Dave: I’m a relative newbie with a small suburban garden and am trying no till, but in my raised beds, I don’t think it is the same issue as for you. I have seen other sites claiming that they actually no till farm a number of acres with great success (I think this was in the north east) and I’m wondering if you have tried a small plot this way and it wasn’t successful, or you just think its a waste of time. Since you are working on a much much larger scale that I am, I’m just curious about that part. The rest, I agree. Keep posting.
Though it is possible to plant a large no-till garden, we haven’t found it to be at all practical due to the lack of safe mulching materials. Some use wood chips; however, finding enough wood chips is usually difficult. Secondarily, handling the truckloads of chips takes a high amount of effort. Another possibility you will see often is using hay or straw. Unfortunately, we’ve seen gardens hit with residual herbicide from going that route. See: Grazon
Hence, we have often used cover crops to improve soil, and then tilled them under and planted on top. Or we’ve done row gardens and fed them with compost tea, alfalfa pellets and other things to get a yield in a larger space.
If you were able to grow a cover crop and then crimp and seed into it, it could work excellently. Especially if you were able to integrate grazing animals. But realistically, when we can simply use a tiller, then make beds and/or rows and plant the same day, then just control weeds with a hoe – compared to throwing down cardboard, moving tons of materials, and hunting down safe hay/straw – it’s a no brainer.
Even a conventionally sprayed and chemical-fertilized backyard garden is probably better than going to the store for groceries. That said, in my Grocery Row Gardens, we tilled once and then mulched the beds as we had materials. Sometimes we’ve hoed the paths when we didn’t, or planted cover crops to suppress weeds.
There’s a big scaling issue we’ve found with the no-till gardening approach. A small garden is super easy to do. We’ve made some amazing “Lasagna” gardens. But as it gets bigger, it gets much harder. Then, when you get really big and you have cows and tractors and crimpers and no-till seeders, it gets easier again.
But on a large backyard scale (such as the quarter acre we currently farm) we haven’t always been able to dodge the material and labor issues. Right now I have some good unsprayed hay and some wood chips so we’re doing mostly no-till on our quarter acre, but when I don’t have those materials, I don’t worry about it. The main goal is to grow the best food we can manage with what we have, rather than striving for perfection. Do what you can with the tools available and don’t be afraid to jump from one gardening method to another as your space, time and resources allow, keeping that “growing food” goal in mind!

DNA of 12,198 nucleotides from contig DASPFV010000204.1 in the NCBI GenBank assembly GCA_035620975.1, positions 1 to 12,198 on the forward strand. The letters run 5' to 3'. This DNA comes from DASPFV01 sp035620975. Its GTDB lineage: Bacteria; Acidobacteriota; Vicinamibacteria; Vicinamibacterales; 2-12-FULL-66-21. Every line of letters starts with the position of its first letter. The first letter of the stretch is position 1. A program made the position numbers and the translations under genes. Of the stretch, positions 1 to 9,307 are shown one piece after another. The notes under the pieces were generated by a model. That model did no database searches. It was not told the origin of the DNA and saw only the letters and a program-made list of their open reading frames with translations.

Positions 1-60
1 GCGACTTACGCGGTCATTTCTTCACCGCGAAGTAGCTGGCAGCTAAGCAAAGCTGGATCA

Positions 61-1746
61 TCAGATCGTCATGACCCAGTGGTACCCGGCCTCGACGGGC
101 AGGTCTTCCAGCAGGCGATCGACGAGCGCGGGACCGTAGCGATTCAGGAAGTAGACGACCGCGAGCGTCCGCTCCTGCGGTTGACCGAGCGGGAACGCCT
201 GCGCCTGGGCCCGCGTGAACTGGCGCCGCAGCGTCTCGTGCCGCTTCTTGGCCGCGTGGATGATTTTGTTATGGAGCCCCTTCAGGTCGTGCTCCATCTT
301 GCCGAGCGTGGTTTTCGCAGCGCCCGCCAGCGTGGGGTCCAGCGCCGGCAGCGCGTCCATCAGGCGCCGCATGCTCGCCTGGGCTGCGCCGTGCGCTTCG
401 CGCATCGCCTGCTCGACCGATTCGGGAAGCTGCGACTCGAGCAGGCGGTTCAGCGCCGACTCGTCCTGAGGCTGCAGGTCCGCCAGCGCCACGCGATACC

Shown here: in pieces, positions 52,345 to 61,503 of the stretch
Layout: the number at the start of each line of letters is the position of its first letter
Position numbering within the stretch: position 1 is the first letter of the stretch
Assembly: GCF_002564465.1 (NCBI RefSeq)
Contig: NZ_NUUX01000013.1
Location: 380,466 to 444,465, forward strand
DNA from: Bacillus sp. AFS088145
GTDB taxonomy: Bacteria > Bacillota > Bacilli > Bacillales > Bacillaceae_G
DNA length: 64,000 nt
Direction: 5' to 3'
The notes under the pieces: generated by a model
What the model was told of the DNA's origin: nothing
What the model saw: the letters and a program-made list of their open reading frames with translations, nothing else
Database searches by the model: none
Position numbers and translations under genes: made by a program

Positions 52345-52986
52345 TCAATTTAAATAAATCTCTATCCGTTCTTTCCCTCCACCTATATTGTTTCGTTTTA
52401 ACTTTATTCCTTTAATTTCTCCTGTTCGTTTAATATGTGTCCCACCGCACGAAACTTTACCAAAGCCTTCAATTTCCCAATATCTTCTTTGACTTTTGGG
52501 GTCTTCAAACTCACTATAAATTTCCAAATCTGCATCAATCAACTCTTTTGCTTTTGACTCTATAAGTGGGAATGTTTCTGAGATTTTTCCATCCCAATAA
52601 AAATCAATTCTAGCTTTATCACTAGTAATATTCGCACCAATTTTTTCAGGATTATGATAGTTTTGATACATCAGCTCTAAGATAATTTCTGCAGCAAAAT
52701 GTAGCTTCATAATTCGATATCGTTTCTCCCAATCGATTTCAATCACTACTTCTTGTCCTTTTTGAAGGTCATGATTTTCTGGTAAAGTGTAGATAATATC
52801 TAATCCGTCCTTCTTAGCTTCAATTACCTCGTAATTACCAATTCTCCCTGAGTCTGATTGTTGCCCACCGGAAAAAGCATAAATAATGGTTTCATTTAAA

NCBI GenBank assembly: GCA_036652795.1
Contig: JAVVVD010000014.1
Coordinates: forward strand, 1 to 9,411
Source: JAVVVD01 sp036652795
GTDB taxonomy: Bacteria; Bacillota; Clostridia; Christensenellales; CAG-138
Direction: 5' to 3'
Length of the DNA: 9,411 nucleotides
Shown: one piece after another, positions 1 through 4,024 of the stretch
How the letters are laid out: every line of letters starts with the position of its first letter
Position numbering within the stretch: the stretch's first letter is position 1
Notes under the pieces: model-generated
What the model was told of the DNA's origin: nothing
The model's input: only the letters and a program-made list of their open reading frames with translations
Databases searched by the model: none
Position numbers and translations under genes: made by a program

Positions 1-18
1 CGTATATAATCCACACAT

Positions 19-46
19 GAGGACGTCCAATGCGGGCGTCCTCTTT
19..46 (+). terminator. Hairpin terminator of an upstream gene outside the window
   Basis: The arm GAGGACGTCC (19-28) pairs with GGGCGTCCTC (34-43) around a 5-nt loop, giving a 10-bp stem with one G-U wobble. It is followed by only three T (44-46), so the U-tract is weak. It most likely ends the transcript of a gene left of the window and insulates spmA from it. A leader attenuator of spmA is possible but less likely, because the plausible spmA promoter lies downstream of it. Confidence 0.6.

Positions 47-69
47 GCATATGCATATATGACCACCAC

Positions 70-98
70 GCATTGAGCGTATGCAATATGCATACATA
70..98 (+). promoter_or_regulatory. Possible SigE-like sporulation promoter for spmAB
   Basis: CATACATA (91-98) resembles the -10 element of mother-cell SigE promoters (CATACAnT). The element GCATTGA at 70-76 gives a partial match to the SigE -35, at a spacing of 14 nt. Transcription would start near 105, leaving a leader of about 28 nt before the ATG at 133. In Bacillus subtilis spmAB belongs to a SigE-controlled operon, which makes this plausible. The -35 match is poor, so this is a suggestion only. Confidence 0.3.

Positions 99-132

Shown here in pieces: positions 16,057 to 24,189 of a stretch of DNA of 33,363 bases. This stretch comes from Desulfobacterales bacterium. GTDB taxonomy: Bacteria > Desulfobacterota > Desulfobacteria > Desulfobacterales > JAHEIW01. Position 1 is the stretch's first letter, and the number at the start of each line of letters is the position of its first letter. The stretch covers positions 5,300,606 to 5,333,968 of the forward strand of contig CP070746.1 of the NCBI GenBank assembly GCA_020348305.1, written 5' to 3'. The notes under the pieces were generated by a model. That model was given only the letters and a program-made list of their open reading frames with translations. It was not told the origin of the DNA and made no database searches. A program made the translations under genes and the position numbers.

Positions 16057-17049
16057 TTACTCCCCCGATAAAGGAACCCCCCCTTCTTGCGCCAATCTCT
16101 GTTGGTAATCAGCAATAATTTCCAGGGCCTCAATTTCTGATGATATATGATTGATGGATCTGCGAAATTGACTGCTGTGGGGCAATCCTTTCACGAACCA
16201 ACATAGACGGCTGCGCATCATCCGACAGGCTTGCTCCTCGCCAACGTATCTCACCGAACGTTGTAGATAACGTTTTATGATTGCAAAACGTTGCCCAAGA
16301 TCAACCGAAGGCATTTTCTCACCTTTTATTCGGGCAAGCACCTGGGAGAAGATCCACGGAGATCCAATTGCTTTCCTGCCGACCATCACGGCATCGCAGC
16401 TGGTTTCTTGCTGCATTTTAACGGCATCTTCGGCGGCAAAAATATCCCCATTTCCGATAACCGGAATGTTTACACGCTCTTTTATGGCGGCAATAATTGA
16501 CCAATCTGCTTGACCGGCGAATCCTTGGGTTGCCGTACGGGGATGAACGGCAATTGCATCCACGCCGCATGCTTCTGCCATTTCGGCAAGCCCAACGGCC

I hope that helps.
Thanks Dave. I appreciate the response. May you be blessed with a bountiful harvest. Laura
I am still having trouble finding ‘clean’ mulch, mushroom compost, soil, for our rocky hills. I managed enough for a small asparagus bed. My raised beds are barely passable, with a base of weeds, trees, grasses, household, etc., the top is a mix of soil we dragged from Florida, and some added jungle garden soil. I think I need more nitrogen, to account for the breakdown of the hay, weeds, graases, foods, underneath, agree??? Also, was gifted Steve Gabriel’s book, Silvopasture. We have lots of woods, woody areas, and hills that goats or pigs might do well on. But I am having a hard time wading through all the climate change agenda…have you thought on silvopasture? Thanks. Even though it’s still cool here, I am using my D2G skills,and started weed water, got the small child involved! God bless you. Thanks, betty
Usually wood chips from tree-clearing companies and utility companies are fine. We’ve been in the same boat – trying to get organic matter is tough now. Everything is suspect.
If the mulching materials are on the top of the bed, they don’t need extra nitrogen. If they are mixed into the soil, you will. I have done some reading on Regenerative Agriculture. One thing that has stuck with me is the value of cover crops. For biomass production to make lots of compost, it’s hard to beat sunn hemp and sorghum-Sudan grass. Seeds for both are at Feed and Seed stores.